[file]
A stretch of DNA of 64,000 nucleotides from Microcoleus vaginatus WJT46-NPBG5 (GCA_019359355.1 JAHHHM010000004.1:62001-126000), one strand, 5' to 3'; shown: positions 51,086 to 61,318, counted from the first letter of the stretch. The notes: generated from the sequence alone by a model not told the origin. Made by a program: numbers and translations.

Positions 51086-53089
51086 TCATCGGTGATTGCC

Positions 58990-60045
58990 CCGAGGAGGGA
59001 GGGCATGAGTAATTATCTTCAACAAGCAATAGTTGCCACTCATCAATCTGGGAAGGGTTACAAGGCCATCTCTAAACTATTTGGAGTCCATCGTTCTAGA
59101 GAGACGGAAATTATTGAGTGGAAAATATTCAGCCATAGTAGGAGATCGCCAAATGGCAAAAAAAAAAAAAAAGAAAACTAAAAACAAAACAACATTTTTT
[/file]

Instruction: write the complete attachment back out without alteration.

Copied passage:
A stretch of DNA of 64,000 nucleotides from Microcoleus vaginatus WJT46-NPBG5 (GCA_019359355.1 JAHHHM010000004.1:62001-126000), one strand, 5' to 3'; shown: positions 51,086 to 61,318, counted from the first letter of the stretch. The notes: generated from the sequence alone by a model not told the origin. Made by a program: numbers and translations.

Positions 51086-53089
51086 TCATCGGTGATTGCC

Positions 58990-60045
58990 CCGAGGAGGGA
59001 GGGCATGAGTAATTATCTTCAACAAGCAATAGTTGCCACTCATCAATCTGGGAAGGGTTACAAGGCCATCTCTAAACTATTTGGAGTCCATCGTTCTAGA
59101 GAGACGGAAATTATTGAGTGGAAAATATTCAGCCATAGTAGGAGATCGCCAAATGGCAAAAAAAAAAAAAAAGAAAACTAAAAACAAAACAACATTTTTT